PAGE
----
As you’ve probably heard by now, the Census of Agriculture data for 2017 is out and it had some results I thought were very surprising and good news for those advocating for soil health.

Here are some highlights as it relates to cover crops. Some of this analysis was produced by Rob Myers at SARE.

  • Cover crop acres in the U.S. are growing by 8% per year, and increased by nearly 50% between 2012 and 2017. In raw numbers, 15.3 million acres of covers were seeded in 2017, up from 10.2 million in 2012.
  • Cover crops were seeded on 153,402 farms in 2017, an increase of 20,278 farms or 15%, over 2012’s total of 133,124 farms.
  • In reviewing total cover crop acres for the Great Plains states, Texas ranked No. 1 with 1,014,145 acres, an 11% increase from 2012. Nebraska (747,903, up 109%), Kansas (557,439, up 72.6%), North Dakota (404,267, up 89%) and Oklahoma (343,564, up 50%) were ranked in the top 20 in total acres.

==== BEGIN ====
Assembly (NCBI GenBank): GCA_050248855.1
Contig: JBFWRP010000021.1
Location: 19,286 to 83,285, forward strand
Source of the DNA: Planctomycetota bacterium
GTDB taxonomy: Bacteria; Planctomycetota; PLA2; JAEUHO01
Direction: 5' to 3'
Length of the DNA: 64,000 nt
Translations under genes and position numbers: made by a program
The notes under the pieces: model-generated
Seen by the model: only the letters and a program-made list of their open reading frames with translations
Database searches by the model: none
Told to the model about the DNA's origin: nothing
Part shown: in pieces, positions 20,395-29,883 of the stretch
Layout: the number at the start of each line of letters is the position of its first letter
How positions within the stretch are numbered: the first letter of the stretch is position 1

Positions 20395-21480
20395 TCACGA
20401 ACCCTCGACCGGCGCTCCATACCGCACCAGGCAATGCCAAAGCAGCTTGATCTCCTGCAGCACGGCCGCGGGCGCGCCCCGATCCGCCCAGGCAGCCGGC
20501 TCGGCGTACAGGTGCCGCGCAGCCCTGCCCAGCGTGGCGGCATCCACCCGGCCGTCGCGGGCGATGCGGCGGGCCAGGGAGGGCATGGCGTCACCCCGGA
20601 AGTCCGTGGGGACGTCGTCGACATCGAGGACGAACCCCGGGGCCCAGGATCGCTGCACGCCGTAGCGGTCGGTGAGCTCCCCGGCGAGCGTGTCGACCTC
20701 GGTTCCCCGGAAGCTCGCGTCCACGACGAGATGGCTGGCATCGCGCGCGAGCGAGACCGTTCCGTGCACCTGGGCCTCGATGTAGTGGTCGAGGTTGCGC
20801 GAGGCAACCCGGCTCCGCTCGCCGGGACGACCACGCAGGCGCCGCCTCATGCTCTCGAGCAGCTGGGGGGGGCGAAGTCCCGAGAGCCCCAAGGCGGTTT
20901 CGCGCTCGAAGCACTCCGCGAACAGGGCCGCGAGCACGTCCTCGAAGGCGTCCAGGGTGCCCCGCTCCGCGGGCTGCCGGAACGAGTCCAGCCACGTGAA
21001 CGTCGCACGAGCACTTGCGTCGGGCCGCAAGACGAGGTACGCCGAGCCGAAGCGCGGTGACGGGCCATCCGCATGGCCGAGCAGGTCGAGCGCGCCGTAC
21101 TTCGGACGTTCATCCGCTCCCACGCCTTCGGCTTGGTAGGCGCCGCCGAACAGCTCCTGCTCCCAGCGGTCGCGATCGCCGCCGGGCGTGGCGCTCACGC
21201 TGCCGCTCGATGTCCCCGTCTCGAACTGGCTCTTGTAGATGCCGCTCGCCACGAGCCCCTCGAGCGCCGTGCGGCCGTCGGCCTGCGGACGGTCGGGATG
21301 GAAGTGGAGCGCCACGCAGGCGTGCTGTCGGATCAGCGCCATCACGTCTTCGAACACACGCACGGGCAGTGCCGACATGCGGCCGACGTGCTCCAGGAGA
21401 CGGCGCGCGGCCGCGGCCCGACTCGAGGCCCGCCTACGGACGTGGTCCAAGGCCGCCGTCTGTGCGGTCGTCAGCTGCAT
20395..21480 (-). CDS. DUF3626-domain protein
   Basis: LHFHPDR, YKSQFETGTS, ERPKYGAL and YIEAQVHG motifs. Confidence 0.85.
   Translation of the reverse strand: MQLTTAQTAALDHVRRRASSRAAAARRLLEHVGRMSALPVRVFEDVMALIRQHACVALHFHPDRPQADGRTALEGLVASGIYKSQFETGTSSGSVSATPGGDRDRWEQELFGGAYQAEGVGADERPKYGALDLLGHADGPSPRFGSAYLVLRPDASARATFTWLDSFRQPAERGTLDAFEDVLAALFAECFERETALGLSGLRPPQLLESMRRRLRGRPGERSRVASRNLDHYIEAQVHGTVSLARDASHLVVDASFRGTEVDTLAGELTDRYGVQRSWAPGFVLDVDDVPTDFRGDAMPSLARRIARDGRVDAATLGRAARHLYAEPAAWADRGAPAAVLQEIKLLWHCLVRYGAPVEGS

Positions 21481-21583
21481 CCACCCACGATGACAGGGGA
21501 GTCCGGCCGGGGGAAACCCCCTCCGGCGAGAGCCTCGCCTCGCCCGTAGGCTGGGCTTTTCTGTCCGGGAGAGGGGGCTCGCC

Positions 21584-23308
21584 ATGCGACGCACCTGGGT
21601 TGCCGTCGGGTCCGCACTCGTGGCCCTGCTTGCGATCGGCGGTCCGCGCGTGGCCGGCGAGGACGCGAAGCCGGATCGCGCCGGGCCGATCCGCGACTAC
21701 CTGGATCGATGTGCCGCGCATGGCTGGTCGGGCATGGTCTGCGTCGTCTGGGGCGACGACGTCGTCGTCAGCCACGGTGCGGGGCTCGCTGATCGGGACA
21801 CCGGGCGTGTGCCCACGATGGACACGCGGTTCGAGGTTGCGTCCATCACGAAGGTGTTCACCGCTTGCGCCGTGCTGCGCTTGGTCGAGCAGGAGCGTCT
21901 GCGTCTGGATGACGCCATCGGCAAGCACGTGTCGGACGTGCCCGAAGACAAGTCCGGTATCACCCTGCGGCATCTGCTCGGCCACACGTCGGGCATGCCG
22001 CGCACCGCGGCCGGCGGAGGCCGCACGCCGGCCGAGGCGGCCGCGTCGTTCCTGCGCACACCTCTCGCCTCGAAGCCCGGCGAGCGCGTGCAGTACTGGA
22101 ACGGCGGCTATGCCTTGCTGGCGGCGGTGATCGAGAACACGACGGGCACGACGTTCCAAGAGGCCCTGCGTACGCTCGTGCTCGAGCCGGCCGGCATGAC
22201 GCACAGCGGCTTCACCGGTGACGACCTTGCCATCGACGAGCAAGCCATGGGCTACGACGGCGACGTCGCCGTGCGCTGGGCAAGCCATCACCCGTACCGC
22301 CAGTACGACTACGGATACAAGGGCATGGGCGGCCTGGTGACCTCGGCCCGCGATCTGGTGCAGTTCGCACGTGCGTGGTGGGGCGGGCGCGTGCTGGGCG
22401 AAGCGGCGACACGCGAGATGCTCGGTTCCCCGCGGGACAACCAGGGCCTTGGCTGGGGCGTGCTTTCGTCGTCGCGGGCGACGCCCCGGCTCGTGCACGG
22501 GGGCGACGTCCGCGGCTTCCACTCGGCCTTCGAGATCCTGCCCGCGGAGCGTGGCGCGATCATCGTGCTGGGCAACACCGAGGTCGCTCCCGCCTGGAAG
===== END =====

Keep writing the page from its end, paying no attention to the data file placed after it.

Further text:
• When reviewing the percent of corn, soybean and cotton acres that are seeded with cover crops, the picture changes a bit. Among major agricultural states, Oklahoma had 23% of its cropping acres seeded with cover crops, followed by Texas (12.4%), Colorado (9.8%), Kansas (5.4%), Nebraska (4.9%), North Dakota (3.9%) and South Dakota (2.6%). The analysis by SARE did not include wheat acreage.

To me, these numbers show there’s a healthy expansion taking place with cover crop acres among Great Plains farmers, especially in light of concerns about covers using too much soil moisture or hurting crop insurance eligibility. But more work lies ahead getting growers to understand how covers can help manage risk in farming.

You can read some tips on having that conversation with other farmers here in the blog I published in Cover Crop Strategies.

The wide-ranging Census of Agriculture, held every 5 years, produced a 820-page main report on numerous aspects of U.S. agriculture from 2017. More data on U.S. farming trends can be found by clicking here.